Value: There are situations when there is a huge amount of data available, but most of the data is not really pertinent in the given context. Suppose one wants to do a sentiment analysis of posts on Twitter to gauge the acceptance of a new product. First, one has to determine which of the zillions of posts are relevant to the assessment, and then one has to try to deduce the sentiment with regard to the product from those posts. This is a typical “Needle-in-the-Haystack” problem: the challenge is to identify and extract the important pieces.
Now that we know what Big Data is, let’s have a look at the processes involved in gaining insight from Big Data.
It all starts off with data acquisition, recording, and data storage. Regardless of how the data is generated, whether it originates from a single sensor, millions of smart devices or internet feeds, this data has to be channeled into receiving systems, recorded and stored. Fortunately, cloud-based services can assist with this. All big commercial cloud service providers offer mechanics that allow importing of datasets, or digest incoming data – which might arrive in chunks or streaming continuously - into cloud-based storage. The storage can be organized in structured form like in high-capacity/high-speed record-based databases, or in an unstructured form in a data depository called Data Lake.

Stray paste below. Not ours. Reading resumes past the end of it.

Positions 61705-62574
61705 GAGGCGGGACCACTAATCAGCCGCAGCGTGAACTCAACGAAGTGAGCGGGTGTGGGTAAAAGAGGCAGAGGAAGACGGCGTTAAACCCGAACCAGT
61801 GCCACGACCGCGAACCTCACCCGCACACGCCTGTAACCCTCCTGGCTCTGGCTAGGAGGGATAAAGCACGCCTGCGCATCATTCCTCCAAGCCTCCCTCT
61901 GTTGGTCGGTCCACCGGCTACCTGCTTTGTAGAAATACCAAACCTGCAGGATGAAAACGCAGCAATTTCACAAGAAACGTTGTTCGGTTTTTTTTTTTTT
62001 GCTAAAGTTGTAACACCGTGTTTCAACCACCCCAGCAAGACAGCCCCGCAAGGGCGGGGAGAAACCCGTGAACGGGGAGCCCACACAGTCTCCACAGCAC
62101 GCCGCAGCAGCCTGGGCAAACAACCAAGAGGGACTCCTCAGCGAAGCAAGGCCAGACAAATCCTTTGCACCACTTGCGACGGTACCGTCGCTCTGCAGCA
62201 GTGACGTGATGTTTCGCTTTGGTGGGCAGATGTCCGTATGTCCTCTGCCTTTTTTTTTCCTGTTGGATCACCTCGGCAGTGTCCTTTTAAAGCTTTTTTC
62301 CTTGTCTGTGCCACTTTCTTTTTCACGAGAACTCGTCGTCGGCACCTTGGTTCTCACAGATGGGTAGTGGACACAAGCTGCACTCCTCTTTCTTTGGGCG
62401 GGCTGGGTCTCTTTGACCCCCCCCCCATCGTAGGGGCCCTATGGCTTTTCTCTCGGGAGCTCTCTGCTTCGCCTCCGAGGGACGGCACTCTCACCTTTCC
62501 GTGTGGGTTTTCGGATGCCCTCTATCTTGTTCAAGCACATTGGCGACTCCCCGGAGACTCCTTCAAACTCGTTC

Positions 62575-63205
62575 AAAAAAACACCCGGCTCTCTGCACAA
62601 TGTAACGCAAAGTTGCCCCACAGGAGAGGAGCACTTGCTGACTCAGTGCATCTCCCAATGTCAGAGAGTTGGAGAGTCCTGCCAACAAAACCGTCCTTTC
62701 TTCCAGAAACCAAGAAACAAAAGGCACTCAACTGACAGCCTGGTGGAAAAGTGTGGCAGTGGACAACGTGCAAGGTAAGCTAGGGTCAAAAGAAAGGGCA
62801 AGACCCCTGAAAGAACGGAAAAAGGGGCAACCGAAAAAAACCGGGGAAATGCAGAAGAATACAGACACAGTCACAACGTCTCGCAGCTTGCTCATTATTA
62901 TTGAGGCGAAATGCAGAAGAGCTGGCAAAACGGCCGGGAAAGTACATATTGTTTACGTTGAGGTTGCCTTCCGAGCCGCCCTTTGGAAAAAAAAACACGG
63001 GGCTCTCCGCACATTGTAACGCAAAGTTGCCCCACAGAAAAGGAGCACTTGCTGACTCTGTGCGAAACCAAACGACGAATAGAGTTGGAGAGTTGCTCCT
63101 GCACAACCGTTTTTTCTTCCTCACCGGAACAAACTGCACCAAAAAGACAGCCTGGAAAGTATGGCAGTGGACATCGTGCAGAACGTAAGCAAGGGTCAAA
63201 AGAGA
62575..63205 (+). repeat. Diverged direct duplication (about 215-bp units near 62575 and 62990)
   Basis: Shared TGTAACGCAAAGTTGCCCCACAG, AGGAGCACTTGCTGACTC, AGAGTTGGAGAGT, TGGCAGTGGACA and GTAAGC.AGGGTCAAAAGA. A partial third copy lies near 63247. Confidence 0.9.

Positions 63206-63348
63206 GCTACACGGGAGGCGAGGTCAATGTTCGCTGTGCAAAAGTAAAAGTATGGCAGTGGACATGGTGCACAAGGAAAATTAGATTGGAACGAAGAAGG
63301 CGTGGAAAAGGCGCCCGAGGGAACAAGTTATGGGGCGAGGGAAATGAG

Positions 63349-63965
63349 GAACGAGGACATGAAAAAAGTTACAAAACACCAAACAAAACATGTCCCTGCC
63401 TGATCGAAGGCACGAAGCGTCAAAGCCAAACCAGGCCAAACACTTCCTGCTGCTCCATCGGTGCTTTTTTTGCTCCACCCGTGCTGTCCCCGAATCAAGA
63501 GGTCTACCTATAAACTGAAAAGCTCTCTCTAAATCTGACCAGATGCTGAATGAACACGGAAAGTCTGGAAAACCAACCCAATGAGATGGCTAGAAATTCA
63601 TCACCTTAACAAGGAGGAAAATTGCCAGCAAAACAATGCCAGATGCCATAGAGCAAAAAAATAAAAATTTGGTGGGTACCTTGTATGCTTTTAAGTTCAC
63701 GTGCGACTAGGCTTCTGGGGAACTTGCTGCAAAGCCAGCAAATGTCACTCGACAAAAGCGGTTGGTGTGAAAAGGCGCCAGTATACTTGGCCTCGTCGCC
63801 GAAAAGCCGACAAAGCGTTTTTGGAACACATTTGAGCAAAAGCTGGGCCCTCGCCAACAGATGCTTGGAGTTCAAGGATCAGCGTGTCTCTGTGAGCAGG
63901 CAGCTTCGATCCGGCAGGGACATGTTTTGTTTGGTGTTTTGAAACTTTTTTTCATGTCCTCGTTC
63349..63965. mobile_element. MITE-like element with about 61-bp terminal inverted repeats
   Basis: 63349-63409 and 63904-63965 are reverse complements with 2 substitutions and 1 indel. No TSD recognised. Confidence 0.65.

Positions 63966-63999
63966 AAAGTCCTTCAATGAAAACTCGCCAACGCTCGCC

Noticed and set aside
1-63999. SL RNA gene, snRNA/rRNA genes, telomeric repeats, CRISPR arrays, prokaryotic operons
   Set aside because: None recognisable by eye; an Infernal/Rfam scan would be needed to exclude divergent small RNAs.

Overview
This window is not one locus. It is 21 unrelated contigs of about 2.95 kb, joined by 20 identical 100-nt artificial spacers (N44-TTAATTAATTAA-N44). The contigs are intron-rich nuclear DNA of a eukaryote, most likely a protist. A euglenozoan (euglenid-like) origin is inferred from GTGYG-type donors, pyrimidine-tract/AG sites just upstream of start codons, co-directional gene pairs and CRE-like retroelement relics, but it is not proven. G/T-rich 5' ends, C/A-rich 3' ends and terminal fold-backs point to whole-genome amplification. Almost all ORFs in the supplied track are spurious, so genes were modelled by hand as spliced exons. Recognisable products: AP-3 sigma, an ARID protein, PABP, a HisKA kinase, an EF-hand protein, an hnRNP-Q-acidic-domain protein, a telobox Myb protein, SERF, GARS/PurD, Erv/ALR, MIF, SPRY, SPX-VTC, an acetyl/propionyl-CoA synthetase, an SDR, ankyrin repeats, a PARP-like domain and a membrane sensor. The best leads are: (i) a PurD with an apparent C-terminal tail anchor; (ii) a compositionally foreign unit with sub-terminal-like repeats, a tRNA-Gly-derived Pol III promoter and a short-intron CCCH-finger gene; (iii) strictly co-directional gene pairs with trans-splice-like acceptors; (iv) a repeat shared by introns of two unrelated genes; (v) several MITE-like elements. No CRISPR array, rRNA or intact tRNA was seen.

The next step typically is to extract the pertinent data from the raw dataset and clean it. The extraction, detection, and elimination of errors, outliers, and otherwise unsuitable data can involve fixed rules, or it can employ more sophisticated algorithms such as adaptive filters based on machine learning. Whatever algorithm is used, the goal is always the same: at the end of the extraction and cleaning phase, only relevant data with known lineage and error-free content is forwarded to the next step.